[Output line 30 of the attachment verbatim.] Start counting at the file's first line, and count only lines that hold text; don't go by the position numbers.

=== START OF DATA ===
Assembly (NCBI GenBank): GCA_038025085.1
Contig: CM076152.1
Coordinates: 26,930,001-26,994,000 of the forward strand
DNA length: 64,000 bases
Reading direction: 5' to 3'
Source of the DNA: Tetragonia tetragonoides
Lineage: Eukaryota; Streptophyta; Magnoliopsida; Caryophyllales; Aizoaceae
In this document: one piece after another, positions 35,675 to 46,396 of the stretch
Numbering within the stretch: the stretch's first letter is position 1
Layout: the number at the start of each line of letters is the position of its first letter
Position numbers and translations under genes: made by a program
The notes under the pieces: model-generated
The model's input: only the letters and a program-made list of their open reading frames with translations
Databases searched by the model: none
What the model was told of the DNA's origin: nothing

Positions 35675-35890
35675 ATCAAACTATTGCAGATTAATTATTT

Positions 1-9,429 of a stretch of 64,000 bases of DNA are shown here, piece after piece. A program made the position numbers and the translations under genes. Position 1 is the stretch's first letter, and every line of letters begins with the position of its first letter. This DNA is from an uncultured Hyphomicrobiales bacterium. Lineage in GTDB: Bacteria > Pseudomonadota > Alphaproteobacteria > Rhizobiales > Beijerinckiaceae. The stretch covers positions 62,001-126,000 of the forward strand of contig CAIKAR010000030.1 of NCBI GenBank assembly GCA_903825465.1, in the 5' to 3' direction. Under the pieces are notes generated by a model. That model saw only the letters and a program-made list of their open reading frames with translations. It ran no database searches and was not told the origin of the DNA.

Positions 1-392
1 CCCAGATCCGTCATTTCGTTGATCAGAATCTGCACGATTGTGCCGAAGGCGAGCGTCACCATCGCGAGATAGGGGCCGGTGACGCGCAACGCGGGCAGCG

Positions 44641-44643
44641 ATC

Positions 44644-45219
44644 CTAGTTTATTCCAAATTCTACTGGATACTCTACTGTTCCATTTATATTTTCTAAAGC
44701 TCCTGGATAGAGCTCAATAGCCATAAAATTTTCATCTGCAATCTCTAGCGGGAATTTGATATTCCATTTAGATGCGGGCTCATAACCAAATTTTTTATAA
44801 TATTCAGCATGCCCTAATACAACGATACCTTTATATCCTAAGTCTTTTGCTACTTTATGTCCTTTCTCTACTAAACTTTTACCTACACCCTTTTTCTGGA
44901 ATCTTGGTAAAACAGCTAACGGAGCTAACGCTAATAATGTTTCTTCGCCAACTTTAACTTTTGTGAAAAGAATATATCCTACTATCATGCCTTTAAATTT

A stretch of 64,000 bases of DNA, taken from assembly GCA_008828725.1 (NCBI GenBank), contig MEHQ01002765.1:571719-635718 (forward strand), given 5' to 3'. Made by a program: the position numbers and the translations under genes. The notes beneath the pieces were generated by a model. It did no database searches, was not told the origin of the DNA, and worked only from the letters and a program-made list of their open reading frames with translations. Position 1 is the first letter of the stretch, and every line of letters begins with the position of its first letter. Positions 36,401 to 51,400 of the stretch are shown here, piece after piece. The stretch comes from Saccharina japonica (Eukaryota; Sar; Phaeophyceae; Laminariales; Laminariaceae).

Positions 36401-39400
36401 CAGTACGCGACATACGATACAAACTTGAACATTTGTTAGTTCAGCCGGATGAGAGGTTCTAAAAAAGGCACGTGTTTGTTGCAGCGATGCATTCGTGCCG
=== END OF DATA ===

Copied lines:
36401 CAGTACGCGACATACGATACAAACTTGAACATTTGTTAGTTCAGCCGGATGAGAGGTTCTAAAAAAGGCACGTGTTTGTTGCAGCGATGCATTCGTGCCG